Why Adultery Can Matter In Tennessee Divorce
On August 23rd 2022 the Memphis-Shelby County Schools Superintendent, Mr. Joris Ray, resigned from his post after formally reaching a separation agreement with the school board. Mr. Ray was placed under investigation earlier this year when allegations made by his wife in divorce proceedings suggested that Mr. Ray may have abused his power and violated district policies by entering into multiple adulterous affairs with district employees. Mr. Ray continues to deny violating any policy but has agreed to resign as the investigation has “become distracting to and constraining for the district.” As part of the agreement Mr. Ray will receive 18 months salary and various benefits.
Mr. Ray’s removal may never have occurred if his soon-to-be-former spouse had not entered her divorce pleadings citing allegations of adultery. This may raise the question – why might one choose to allege adultery as part of a divorce filing? What are some of the legal consequences for adultery in Tennessee? Is adultery a ground for a Tennessee divorce? What is the potential benefit to making a claim of adultery in a divorce filing?
Is Adultery Against the Law in Tennessee?
Adultery is not a crime in Tennessee. Tennessee does not act to punitively punish a person who has committed adultery. However, adultery is a form of infidelity, and, accordingly, a form of marital misconduct. Adultery may, then, be used as a ground for divorce and may be considered by the court when determining certain aspects of the divorce; such as alimony.
Adultery as Grounds for a Divorce
One spouse committing adultery can form the basis for the other spouse filing for divorce. To be successful in a divorce petition, the party alleging that adultery occurred must prove to the court by a preponderance of the evidence that an extramarital sexual affair actually occurred. If the individual was discreet in their affair, then bringing direct evidence to establish it occurred could be difficult, time consuming, and costly. Accordingly, many choose to file “marital misconduct” as an alternative divorce ground. A party may use circumstantial evidence to support a claim of infidelity as marital misconduct, which would also result in a final divorce decree.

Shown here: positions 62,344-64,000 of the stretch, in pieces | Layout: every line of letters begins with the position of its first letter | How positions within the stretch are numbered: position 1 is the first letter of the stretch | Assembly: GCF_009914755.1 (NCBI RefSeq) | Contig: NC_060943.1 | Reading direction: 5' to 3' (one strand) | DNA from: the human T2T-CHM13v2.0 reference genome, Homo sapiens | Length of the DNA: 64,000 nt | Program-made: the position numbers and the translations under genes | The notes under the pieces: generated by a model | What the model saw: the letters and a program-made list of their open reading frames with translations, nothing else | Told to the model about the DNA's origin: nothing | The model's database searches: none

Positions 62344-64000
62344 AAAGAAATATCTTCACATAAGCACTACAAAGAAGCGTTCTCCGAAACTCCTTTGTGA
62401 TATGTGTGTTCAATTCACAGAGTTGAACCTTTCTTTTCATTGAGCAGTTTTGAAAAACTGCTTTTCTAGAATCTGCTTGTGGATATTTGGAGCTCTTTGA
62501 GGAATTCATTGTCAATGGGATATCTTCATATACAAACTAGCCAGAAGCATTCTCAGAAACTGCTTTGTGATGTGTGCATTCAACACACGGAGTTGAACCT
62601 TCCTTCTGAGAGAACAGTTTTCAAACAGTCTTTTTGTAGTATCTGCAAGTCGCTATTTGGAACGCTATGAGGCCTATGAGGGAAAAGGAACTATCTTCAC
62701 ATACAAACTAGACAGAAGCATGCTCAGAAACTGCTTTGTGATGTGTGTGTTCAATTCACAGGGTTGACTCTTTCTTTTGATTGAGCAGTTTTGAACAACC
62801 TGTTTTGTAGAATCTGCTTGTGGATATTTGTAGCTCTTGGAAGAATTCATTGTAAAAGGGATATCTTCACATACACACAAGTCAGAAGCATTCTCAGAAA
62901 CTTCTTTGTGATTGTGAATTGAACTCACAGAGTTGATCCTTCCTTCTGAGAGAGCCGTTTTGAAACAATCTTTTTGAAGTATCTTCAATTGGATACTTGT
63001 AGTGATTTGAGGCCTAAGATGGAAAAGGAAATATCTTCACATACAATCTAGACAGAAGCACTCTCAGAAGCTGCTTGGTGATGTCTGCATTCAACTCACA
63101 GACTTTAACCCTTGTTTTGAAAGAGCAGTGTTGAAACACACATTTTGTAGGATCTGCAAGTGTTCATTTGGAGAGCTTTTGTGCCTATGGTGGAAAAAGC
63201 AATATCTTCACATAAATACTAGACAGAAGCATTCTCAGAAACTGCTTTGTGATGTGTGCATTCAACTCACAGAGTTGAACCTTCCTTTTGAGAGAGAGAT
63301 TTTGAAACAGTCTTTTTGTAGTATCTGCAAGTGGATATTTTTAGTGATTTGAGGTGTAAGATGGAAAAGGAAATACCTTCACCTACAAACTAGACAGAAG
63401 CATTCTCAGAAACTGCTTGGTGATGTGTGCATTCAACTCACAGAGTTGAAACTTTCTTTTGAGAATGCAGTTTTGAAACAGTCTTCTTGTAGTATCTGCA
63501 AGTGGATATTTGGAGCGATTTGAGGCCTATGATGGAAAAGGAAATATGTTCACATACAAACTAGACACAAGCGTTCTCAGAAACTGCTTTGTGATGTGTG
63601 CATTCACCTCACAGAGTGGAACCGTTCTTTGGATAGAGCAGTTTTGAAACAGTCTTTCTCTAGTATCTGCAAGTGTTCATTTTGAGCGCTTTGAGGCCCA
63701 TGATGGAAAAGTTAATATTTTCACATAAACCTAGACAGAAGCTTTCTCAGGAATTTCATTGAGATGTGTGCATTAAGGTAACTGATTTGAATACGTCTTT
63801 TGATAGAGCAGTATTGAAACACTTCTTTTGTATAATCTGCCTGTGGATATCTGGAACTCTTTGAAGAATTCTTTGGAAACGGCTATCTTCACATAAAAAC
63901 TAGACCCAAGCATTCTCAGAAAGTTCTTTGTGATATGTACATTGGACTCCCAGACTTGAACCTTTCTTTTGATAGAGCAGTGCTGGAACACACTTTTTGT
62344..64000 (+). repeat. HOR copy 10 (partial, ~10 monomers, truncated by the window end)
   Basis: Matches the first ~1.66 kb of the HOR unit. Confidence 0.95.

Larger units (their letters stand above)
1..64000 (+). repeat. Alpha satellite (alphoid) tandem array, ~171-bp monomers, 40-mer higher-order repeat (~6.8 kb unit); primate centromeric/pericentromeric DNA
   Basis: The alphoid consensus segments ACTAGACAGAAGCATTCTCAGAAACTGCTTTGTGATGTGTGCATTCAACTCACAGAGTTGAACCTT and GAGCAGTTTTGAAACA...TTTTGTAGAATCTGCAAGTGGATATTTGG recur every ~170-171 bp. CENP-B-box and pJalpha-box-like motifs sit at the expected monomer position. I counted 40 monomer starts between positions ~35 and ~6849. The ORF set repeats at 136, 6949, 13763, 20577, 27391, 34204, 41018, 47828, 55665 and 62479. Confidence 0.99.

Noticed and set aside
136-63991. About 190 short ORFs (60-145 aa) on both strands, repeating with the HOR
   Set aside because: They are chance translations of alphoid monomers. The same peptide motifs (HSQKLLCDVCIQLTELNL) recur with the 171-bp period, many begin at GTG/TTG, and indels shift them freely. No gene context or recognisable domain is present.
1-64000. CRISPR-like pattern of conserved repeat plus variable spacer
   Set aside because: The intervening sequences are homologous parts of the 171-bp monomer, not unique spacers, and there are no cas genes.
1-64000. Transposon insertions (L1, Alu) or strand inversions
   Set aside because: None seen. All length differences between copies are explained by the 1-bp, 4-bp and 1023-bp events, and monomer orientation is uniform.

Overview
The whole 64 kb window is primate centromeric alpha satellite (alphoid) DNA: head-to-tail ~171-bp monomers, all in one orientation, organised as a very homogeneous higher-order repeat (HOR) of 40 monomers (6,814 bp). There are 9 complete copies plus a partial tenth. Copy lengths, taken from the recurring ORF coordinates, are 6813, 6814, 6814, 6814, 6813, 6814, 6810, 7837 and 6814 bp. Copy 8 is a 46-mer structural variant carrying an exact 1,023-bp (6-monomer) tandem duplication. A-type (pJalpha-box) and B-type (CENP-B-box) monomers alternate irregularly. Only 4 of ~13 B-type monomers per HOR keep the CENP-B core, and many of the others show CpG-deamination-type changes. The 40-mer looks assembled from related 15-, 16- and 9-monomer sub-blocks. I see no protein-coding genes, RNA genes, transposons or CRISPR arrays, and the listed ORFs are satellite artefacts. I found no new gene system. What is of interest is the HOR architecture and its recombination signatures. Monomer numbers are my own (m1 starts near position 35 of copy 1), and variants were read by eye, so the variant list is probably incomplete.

How Might a Claim of Adultery Affect a Divorce?
Some of the ways that a claim of Adultery may affect the divorce decree include considerations of:
- Alimony: one of the factors considered by the court in determining alimony is the relative fault of the parties. Accordingly, the judge may consider adultery/marital misconduct in determining alimony
- Child custody: the court may choose to investigate the evidence of adultery and the potential impact it has on the child’s well-being. Great emphasis is placed on making custody decisions that are in the best interests of the child. Adultery could potentially be seen by the court as evidence that the child’s best interest is not the top priority of the offending parent.
- Dividing marital property: Tennessee generally requires equitable distribution of property in a divorce. Wasteful spending by one spouse – such as expensive gifts to an outside partner and hotel stays – can be categorized as wrongful dissipation of marital assets. Accordingly, the injured spouse may potentially reclaim a portion of the wrongfully dissipated marital assets as part of the property division agreement.
Call Fort, Holloway & Rogers
If you find yourself with decisions to make in your own separation or divorce proceeding, call the experienced Franklin divorce attorneys at Fort, Holloway & Rogers. Our expert advisors can provide you with the sound counsel you need as you move forward.